All viruses acquire minute genetic changes as they reproduce and spread. Those changes rarely impact fitness or the ability to compete. The SARS-CoV-2 variant that circulated in the earliest regional outbreaks lacked the D614G mutation now dominating much of the world. Scientists also warn that experiments in serum aren’t a good guide about variant dodging vaccine-based immunity in the real world, so a dip in potency can be insignificant due to the production of a variety of antibodies secondary to vaccination. Moreover, other parts of the immune system, such as T cells, might not be affected4,5.

Whether the changes they observed also translate to increased transmissibility in the real world requires additional epidemiological studies. Our earlier therapies were based on symptomatic treatment or the race to prevent and treat this deadly disease had led to the “off-label” re-purposing of drugs such as hydroxychloroquine and lopinavir/ritonavir with the potential for unwanted QT interval prolongation, and a risk of drug-induced sudden cardiac death. Also, no specific drugs to SARS-CoV-2 were confirmed by the official guideline at the very early stage of the epidemic outbreak. Therefore, the front-line doctors treated the patients mainly by their clinical experience alone. However recent times have seen the evolution of better treatment and supply of ventilators and oxygen to the more severe cases in ICU6,7.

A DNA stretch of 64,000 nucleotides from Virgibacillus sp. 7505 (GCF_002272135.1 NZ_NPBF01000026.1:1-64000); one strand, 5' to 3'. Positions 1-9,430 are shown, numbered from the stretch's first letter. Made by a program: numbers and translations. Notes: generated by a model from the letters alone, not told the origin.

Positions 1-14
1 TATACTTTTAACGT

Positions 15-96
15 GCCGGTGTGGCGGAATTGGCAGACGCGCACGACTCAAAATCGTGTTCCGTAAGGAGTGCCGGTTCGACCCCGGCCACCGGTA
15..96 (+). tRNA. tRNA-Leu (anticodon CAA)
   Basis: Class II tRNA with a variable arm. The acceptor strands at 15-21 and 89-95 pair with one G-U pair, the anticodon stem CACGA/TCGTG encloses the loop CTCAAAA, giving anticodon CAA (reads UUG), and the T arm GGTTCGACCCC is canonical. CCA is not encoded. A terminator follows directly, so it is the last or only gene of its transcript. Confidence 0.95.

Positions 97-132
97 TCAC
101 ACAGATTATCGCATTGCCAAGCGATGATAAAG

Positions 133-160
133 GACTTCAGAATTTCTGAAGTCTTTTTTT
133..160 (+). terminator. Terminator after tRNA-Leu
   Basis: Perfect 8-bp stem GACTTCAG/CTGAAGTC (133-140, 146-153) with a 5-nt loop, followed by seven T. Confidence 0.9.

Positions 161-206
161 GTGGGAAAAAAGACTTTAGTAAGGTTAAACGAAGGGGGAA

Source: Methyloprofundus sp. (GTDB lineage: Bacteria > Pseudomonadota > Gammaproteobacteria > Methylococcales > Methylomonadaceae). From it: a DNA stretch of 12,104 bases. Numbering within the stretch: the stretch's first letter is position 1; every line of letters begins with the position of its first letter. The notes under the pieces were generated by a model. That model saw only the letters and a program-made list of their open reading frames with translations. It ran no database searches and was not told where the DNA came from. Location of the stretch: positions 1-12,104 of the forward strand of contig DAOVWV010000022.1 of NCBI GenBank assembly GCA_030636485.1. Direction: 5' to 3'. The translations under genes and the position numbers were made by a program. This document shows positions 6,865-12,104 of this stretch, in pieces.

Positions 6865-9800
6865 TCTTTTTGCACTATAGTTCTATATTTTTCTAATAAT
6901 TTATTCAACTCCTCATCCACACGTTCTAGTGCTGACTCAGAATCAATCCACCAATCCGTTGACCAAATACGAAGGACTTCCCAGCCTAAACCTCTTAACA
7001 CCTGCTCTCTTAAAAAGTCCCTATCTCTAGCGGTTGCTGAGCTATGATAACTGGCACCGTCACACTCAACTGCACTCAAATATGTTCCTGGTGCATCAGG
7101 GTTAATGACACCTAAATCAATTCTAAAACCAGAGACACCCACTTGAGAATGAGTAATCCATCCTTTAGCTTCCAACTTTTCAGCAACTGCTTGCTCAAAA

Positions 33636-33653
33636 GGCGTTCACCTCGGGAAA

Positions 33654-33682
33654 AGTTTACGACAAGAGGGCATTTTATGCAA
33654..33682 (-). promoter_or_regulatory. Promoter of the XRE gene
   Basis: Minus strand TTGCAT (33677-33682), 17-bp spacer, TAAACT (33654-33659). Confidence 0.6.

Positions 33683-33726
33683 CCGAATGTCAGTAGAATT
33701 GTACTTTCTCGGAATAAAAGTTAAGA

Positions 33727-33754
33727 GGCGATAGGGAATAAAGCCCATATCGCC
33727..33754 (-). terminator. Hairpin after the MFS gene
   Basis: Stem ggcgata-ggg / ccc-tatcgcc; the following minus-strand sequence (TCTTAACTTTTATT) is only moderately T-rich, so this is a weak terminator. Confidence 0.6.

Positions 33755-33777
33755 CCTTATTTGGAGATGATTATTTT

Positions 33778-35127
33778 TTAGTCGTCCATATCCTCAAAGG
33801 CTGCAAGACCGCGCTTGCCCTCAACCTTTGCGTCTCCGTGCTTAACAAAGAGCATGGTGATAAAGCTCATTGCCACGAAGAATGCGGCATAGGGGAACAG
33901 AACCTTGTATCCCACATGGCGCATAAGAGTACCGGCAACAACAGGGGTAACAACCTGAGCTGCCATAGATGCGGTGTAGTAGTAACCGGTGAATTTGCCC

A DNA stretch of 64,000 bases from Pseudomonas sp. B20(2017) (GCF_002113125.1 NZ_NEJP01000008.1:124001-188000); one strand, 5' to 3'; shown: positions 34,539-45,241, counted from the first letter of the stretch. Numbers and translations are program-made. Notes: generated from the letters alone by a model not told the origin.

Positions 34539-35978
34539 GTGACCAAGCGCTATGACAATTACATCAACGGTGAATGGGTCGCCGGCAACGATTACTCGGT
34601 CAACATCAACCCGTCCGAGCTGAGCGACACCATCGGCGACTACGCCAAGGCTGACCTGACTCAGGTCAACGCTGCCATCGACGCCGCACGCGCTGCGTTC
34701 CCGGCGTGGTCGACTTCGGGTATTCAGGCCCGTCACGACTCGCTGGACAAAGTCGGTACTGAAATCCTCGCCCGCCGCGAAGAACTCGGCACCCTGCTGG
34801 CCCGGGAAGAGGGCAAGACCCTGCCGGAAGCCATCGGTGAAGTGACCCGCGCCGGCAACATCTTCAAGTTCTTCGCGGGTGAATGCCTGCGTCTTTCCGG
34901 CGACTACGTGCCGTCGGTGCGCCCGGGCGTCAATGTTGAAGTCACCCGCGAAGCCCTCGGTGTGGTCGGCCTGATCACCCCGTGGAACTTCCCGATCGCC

After much investigation - it was confirmed that mostly immuno-compromised persons and individuals with co-morbidities were found to be more vulnerable to COVID-19. Some stats have shown that the most common chronic pre-existing disease in the patients who died were arterial hypertension (76%), followed by ischemic heart disease (37%), atrial fibrillation (26%), and active cancer within the previous 5 years (19%)8. Further, reports from some health professionals recorded a surge in diabetic conditions immediately after COVID-19 infections. Additionally, most recent complication of COVID-19 was the increase in Mucormycosis or black fungus in COVID-19 patients, which was attributed to uncontrolled diabetes, surprisingly a report found that 82 of the 101 cases were from India and only 19 were from other countries9. A poosibility exists that this increase in mucormycosis could be related to some steam inhalation procedures adopted by some Indian communities to destroy SARS-CoV-2 from their nostrils. Whatever their reasons it is now declared as an epidemic in India . Computational Scientists have identified hundreds of FDA approved drugs as possible candidates for repurposing against COVID-19 given that these drugs are well-established, they could be rapidly advanced into clinical trials to prevent or treat the virus.